What is Dental Crown

What is "Crown".
Crown or cap is a dental restoration of a tooth that has extensive damage or decayed,  which cannot be restored by fillings to a functional and desired appearance state.

The usage of crown are:
  • Re-establish the original tooth structure after losing significant tooth structure due to dental caries or chipped tooth
  • Create a new tooth structure for cosmetics purpose
  • Cover the implant
  • Support false teeth in the dental bridge
  • Protect the weak tooth such as the tooth that has root canal treatment or fractured tooth
How is a crown made

In general, to place a new crown requires two dental visits; the first visit involves the first to the fifth step described in the next articles. The second visit includes the final step.
The first step, the dentist takes an x-ray of the tooth that is a candidate for a crown. The x-ray helps identify any infection, abnormality of supporting structures and roots.  The tooth and the supporting structures must be strong and in a healthy condition prior to crown fabrication.

The second step, the dentist takes an impression prior to the tooth preparation.  This impression is used to make a temporary crown.  The dentist will skip this step if a patient chooses Cerec crown.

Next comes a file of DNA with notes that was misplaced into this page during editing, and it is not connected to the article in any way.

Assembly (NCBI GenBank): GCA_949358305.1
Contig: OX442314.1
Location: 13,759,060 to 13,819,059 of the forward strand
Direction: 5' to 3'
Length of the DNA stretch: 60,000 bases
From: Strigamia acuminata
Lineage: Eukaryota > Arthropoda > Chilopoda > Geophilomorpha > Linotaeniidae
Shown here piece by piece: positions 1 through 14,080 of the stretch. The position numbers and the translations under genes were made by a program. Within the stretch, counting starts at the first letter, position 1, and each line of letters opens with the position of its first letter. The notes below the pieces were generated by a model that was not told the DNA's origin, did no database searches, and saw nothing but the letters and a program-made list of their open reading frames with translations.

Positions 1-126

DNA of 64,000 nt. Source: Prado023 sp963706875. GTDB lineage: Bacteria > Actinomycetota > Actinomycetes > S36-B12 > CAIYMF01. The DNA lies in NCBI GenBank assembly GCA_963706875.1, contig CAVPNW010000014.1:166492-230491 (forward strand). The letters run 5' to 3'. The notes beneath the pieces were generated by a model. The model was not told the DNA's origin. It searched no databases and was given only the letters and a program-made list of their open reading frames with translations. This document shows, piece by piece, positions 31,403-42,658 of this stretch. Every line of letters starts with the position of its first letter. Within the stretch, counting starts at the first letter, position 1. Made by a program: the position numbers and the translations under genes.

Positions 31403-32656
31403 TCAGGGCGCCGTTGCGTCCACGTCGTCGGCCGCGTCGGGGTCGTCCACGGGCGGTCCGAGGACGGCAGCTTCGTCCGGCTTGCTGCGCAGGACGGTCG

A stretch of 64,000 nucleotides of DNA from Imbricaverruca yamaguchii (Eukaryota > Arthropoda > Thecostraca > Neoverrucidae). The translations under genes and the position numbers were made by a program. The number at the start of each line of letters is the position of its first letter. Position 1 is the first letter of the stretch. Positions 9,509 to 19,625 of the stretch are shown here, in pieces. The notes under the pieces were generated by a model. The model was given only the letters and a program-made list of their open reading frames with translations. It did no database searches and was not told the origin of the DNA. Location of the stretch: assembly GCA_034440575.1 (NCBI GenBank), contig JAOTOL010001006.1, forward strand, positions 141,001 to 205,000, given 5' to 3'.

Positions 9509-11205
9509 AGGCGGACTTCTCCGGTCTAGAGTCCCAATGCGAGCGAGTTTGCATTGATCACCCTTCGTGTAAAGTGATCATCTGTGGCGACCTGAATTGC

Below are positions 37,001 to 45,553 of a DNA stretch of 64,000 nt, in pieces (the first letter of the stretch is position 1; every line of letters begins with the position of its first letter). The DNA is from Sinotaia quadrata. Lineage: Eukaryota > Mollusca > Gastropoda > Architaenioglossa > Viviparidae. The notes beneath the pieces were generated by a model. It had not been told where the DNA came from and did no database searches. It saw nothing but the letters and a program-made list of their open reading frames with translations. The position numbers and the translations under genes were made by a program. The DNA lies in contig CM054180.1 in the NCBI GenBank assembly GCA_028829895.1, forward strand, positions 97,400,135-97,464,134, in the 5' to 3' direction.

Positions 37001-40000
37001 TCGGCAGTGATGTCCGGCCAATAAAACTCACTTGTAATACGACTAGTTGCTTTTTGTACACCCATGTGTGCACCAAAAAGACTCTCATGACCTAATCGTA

Cerec crown is made by using the cad/cam milling machine in the dental office.  The whole process requires one to two hours.

The third step, if using porcelain or resin materials, the color (shade) of a new crown is selected to the exact or closest to the color of the adjacent teeth.  In metal crown, this step is not necessary.

The fourth step, the dentist, anesthetizes the tooth, reduces the size of the tooth to a particular shape (see illustration - crown prep) to create space for a new crown.

The amount of tooth reduction depends on the type of material used to make a crown.

   Long-section tooth         Crown prep    Crown cemented

The Fifth step, the dentist, takes a final impression of the prepared tooth along with the opposing teeth and send to the dental laboratory. The dental laboratory technician creates a mold from the impression and uses it to fabricate a new crown.  While waiting for the crown, the dentist makes a temporary crown for protecting the tooth and aesthetic purpose.

The final step, the dentist, removes the temporary crown, compare the color of a new crown with the rest of the teeth and evaluate the accuracy of the fitting.  Before cementation, the dentist will let the patient see the dental crown and approves the crown appearance.  Any color alteration or adjustment to the crown can be achieved prior to cementation. 

Once the dentist and the patient accept the crown, the new crown is cemented to the prepared tooth. In the event that the patients want to have their teeth bleached, they should have bleaching completed prior to having a crown.  

Taking impression

Plaster mold

Materials used to fabricate a crown:
  1. High noble alloy (precious metal), e.g., gold crown
  2. Semi-precious metal crown
  3. Non-precious metal crown
  4. Porcelain fused to metal crown
  5. All ceramic (Emax) and porcelain (Zirconia)crown
Gold Crown (precious, high noble metals) - gold-based alloys
Gold crown is a preferred choice for many clinicians for thousands of years due to its superior physical and mechanical properties (longevity, durability, functionality), and bio-compatibility.